On Sunday I was writing an email to a friend of mine who also ran the NYC Marathon, almost a month ago now. I told her it had taken me a while to respond to her because I felt like I still hadn’t collected all of my thoughts from the experience. They are trickling in, day by day, and as they do, I think I’ll share some of them with you as well.
There was something I heard repeatedly from so many other runners; I heard it so many times that I know it has to be true for a lot of marathoners. People told me at the end of training that the hard part was over, that the race was just the cherry on the sundae, it was the reward that came with a medal at the end. Hearing this, I think I began to underestimate not only the difficulty I would have during the actual race, but also the effect that the day would have on me mentally, physically, and emotionally. You all were right–training was a whole journey within itself. I wrote about it for all eighteen weeks I went through it and I was never short on material. There was frustration and triumph and growth–and also, pain.
I know that the training led me to the race. I know it was all that hard work that got me to the start and enabled me to eventually cross the finish line. Still, the day itself was something entirely different. Things happened to me during that race. I saw things I hadn’t seen before. I felt things I had never felt. Now, here I am–trying to unpack whatever all this is–Emotions? Lessons? Gifts?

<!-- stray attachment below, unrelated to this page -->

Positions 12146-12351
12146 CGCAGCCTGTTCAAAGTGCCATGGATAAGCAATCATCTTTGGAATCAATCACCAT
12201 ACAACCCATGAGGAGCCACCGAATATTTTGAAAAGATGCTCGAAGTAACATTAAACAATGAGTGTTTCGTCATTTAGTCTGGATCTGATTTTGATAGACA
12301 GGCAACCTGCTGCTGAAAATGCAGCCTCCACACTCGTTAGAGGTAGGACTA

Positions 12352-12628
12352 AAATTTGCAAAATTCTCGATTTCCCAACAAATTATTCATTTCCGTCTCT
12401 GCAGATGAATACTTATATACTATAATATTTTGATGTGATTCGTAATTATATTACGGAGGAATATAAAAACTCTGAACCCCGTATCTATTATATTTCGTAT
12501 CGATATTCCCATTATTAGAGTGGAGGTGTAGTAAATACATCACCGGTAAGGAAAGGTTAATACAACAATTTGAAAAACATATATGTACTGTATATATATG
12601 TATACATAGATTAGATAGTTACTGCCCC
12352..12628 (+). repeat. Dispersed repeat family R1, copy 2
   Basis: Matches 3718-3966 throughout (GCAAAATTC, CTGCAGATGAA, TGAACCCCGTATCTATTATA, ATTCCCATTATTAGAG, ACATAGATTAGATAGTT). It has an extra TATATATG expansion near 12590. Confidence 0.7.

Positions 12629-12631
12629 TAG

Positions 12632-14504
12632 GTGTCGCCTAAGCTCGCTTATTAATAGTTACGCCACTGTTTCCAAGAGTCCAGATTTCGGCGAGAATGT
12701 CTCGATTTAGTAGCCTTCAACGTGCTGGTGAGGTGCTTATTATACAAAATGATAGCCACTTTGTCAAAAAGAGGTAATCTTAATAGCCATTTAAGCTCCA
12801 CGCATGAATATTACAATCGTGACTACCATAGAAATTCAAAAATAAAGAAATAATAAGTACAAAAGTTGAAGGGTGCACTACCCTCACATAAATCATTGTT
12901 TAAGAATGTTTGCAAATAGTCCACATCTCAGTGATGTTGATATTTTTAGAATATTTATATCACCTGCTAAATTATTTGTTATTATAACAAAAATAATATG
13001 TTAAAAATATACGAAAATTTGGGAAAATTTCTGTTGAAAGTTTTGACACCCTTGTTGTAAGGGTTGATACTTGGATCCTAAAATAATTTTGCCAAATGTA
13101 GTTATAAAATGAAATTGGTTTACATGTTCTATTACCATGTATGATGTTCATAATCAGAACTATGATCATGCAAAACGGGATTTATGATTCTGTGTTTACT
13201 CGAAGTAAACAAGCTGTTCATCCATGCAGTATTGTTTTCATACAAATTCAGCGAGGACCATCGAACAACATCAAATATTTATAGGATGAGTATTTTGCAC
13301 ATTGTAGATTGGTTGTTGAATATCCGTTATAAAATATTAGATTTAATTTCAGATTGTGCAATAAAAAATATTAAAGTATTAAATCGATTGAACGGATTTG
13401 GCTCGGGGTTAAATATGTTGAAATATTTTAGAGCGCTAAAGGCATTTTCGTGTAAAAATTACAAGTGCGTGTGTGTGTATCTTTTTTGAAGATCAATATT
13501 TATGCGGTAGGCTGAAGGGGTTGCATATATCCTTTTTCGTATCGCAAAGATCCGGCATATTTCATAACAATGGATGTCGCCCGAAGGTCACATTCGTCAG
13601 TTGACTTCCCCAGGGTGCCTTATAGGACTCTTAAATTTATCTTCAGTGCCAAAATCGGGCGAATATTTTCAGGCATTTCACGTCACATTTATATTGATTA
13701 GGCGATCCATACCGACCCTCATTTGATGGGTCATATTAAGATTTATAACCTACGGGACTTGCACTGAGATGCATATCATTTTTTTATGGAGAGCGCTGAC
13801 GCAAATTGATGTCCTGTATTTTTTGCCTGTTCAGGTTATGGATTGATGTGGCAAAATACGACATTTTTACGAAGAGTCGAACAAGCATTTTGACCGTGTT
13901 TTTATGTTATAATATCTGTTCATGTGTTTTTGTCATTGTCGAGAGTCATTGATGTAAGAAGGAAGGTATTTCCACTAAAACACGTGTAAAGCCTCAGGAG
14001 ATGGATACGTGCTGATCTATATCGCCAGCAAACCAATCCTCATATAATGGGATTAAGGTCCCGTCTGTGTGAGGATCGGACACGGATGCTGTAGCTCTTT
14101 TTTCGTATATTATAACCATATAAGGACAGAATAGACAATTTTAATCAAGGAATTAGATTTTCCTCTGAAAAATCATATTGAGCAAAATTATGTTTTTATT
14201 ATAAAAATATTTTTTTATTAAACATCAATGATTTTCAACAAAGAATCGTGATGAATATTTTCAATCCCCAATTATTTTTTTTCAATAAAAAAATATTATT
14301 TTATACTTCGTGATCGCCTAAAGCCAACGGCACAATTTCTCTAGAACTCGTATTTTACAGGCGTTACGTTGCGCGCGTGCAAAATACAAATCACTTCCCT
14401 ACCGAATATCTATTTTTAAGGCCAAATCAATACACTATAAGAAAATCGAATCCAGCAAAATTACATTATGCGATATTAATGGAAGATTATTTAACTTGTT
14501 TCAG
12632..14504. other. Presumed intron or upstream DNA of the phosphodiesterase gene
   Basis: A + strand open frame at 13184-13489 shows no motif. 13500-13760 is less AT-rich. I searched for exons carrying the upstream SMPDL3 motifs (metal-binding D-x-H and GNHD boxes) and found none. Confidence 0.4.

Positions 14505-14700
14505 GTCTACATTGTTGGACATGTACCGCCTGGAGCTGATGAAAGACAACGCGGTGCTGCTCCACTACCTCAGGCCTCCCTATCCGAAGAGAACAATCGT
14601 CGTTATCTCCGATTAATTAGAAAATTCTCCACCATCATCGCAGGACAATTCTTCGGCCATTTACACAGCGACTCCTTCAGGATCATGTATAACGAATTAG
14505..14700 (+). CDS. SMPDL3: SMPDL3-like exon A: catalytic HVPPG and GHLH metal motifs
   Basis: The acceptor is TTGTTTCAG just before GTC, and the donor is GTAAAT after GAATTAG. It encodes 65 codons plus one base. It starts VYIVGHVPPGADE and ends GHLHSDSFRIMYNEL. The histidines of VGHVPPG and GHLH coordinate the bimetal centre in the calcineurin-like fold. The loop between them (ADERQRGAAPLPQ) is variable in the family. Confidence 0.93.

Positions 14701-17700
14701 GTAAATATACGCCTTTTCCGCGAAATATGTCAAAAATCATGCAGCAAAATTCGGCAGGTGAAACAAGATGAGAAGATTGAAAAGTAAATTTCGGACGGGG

Until I wrote to my friend on Sunday I hadn’t been able to articulate one of the more uncomfortable feelings I have been walking around with since the marathon. When everyone talks about running 26.2 miles, they inevitably mention the wall–the point you reach during the race, usually between miles 18-22, where things start to feel impossible. After having finally gone through it, I now understand why accurately describing the wall is so difficult. It’s not until it’s in front of you that you fully comprehend that this is a road block you have never faced before, or even approached. Before it I thought, I’ve run when I’m really tired before, I’ve wanted to stop and then run miles past that. That’s all I thought it would be–running past what I felt like I could. I had been doing that my whole life. But this, was not that.
I reached the wall at mile 18, and ran with it in front of me all the way till mile 25. I felt all the things that everyone tells you you will. Everything hurt. No matter what I consumed my tank felt completely empty. The word ‘tired’ took on a completely different meaning. In fact I think at one point I thought to myself, you’ve never been ‘tired’ before, you need to stop using that word so often, THIS is tired.
The wall to me felt like another world. When I recollect those miles I literally see myself stepping into some sort of time warp. The atmosphere is squiggly, I have no history and no future–only an existence in a universe I never knew was there. It was this other world that left me so discomforted. It opened my eyes to the fact that my eyes weren’t all the way open. To me, the wall was this anguishing realization that there was a level of human suffering that I had been sheltered from my entire life. My pain of course has been real, but unknowingly, I had overestimated it’s depth.